In October 2018 the Department of Internal Affairs and Statistics New Zealand released their report into the use of algorithms by Government agencies. The report finds that Government agencies are applying a range of safeguards and assurance processes in the use of algorithms. However, the report also states the importance of preserving appropriate oversight by individuals and notes there are opportunities for increased collaboration and sharing. For a copy of the report, click here.
The report discusses the benefit in the use of algorithms, before outlining, in a number of case studies, how algorithms have been used by agencies to solve particular issues. It concludes with a number of recommendations for the future use of algorithms by government agencies.
Human oversight is a key recommendation of the report. This recommendation echoes the requirements of the EU’s recently enacted data protection laws in relation to the use of algorithms, which provides in Article 22 that individuals should not be subjected to a decision based solely on automated processing.
A key part of the report is the restatement and discussion of how agencies stacked up against the six principles for the safe and effective use of data and analytics released by the Privacy Commissioner and the Government’s Chief Data Steward in May 2018. These principles are:
- Collecting and using public data must deliver a clear public benefit
- Such use of public data must be done in a transparent way
- Understand the limitations of the data analytics
- Retain human oversight in the process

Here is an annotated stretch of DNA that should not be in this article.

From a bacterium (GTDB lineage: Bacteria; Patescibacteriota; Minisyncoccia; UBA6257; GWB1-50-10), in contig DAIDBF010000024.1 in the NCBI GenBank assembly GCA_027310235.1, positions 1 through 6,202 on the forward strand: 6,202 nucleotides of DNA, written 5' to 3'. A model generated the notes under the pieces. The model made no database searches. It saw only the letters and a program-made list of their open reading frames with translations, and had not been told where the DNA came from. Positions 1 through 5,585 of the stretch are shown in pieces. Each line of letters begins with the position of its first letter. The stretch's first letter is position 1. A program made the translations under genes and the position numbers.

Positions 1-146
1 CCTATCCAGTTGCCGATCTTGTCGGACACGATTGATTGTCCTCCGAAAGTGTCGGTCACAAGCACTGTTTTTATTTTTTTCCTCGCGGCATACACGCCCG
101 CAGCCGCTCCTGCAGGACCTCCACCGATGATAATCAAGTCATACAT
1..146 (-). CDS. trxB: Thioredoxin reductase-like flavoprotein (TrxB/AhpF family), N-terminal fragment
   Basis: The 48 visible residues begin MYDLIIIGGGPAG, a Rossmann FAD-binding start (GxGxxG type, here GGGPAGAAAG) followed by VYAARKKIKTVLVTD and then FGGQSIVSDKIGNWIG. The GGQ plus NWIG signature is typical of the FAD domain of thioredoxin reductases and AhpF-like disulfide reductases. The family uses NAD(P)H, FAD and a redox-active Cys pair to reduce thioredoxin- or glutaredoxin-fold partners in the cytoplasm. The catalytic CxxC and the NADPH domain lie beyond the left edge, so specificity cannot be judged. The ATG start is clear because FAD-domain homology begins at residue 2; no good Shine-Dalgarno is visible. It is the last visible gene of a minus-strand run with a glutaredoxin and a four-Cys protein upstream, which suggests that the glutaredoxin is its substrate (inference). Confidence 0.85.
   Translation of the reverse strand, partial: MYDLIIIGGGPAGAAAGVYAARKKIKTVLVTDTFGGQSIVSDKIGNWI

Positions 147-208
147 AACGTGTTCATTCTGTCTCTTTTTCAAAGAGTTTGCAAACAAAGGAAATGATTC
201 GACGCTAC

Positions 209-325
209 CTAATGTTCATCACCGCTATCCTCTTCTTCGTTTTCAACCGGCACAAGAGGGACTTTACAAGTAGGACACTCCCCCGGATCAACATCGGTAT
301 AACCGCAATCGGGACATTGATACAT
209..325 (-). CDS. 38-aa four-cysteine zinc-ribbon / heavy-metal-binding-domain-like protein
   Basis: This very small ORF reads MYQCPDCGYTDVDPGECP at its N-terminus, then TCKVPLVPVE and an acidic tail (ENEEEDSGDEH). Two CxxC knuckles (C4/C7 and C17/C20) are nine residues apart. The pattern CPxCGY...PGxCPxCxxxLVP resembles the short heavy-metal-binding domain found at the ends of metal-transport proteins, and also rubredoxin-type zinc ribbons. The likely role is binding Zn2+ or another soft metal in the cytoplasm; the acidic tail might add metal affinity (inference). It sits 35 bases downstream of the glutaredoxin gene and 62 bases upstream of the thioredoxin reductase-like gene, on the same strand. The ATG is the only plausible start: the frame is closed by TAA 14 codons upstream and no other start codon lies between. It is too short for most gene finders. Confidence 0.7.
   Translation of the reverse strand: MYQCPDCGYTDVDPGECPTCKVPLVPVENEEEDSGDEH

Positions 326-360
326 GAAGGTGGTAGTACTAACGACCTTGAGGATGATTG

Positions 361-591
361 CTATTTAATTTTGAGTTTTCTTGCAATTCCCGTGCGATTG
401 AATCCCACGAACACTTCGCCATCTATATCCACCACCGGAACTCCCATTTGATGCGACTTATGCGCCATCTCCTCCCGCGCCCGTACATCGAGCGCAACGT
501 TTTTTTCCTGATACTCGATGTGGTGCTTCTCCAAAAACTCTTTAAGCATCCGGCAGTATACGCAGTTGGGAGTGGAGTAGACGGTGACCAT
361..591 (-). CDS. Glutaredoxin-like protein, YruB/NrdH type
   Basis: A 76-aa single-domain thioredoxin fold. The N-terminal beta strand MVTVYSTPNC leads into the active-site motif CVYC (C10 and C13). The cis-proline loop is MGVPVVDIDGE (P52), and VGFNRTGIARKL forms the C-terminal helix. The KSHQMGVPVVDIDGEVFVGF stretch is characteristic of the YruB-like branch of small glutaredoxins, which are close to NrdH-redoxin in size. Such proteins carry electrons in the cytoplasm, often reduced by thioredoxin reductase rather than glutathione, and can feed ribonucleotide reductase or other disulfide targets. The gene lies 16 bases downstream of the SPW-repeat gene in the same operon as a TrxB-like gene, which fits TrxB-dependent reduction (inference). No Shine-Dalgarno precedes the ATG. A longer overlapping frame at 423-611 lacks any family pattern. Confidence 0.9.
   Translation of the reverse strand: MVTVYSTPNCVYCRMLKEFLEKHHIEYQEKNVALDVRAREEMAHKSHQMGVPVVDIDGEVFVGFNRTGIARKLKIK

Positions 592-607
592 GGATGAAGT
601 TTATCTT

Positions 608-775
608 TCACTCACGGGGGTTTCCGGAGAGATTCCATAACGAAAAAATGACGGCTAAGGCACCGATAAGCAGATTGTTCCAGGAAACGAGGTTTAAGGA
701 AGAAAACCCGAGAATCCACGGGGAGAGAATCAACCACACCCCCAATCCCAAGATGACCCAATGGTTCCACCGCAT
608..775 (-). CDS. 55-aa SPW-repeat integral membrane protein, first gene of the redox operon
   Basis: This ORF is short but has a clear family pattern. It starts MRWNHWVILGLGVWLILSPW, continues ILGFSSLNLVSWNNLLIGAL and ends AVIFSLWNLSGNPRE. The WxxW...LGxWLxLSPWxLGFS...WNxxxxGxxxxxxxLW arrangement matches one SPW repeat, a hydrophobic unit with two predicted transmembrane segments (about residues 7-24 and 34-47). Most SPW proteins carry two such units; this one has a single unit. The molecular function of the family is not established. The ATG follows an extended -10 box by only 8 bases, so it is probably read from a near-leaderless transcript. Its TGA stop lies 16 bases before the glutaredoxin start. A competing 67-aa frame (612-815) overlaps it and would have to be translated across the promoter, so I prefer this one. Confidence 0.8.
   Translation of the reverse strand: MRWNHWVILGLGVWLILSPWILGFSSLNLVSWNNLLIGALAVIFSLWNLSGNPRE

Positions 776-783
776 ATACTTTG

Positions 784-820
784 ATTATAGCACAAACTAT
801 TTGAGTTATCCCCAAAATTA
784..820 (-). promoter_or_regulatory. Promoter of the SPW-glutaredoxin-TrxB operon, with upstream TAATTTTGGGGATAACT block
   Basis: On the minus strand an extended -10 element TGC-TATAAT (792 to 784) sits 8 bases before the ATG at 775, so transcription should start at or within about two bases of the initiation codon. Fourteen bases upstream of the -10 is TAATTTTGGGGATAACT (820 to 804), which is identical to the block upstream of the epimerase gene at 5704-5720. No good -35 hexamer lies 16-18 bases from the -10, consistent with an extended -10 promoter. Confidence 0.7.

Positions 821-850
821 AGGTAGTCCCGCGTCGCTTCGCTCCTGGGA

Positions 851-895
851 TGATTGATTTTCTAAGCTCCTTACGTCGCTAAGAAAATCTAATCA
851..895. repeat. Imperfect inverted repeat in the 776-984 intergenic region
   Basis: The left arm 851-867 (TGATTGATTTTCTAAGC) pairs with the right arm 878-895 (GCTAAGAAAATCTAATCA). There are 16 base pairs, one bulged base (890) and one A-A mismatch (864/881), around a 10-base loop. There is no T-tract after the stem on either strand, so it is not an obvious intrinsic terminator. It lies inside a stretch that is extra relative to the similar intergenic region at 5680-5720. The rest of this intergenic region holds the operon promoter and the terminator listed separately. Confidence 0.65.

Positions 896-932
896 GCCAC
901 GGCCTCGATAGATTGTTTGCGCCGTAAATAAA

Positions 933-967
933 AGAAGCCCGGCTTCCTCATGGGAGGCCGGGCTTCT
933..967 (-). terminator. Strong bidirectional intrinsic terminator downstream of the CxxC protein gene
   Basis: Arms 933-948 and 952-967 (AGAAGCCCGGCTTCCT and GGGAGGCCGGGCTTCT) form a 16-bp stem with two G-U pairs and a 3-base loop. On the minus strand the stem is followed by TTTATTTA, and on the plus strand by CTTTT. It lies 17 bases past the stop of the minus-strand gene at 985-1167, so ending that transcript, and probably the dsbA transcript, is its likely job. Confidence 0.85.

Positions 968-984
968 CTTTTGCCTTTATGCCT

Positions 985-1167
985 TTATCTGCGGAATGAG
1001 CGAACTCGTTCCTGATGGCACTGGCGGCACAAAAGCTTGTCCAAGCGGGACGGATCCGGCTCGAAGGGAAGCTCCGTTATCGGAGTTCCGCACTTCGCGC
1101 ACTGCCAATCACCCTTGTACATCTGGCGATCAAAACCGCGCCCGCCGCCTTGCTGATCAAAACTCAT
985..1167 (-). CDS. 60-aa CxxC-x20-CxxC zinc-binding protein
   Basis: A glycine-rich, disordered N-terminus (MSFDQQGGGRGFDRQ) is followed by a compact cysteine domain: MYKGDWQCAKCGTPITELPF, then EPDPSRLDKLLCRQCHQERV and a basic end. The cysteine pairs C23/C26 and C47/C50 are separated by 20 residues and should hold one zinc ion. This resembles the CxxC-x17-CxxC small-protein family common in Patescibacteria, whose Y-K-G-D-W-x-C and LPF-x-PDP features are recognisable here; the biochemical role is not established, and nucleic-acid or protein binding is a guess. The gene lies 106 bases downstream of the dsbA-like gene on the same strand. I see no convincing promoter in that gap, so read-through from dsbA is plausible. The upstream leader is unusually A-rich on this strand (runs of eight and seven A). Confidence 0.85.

- Ensure the data is fit for purpose
- Focus on the people behind the data and how to protect them from misuse of the data.
Click here for more information from the Privacy Commissioner and Chief Data Steward on those principles.
Application to private sector
In our view, these principles have useful application not just to public sector data analytics, but to any data analytics project. For private sector projects, the first two principles can be re-worded to refer to the purpose for which the data is being collected and the role of the algorithm in the decisions being made being made clear to the persons from who the data is collected.
We recommend you consider these principles whenever algorithms are used to analyse data and make predictions of future outcomes.
If you want any further information on any of these matters please get in touch with your usual Lane Neave contact or a member of Lane Neave’s corporate team.
Business Law team
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Gerard Dale, Claire Evans, Graeme Crombie, Evelyn Jones, Anna Ryan, Joelle Grace, Peter Orpin, Ellen Sewell, Matt Tolan, Carlo Wan, Kristina Sutherland, Jacob Nutt, Whitney Moore, Alex Stone, Ben Cooper, Lisa Catto
In this edition:
Business Law Newsletter:
- Regulating cryptocurrencies in New Zealand ››
- The public interest defence to defamation ››
- e-Invoicing – making trans-Tasman business e-asy ››
Click here for other Corporate Law articles.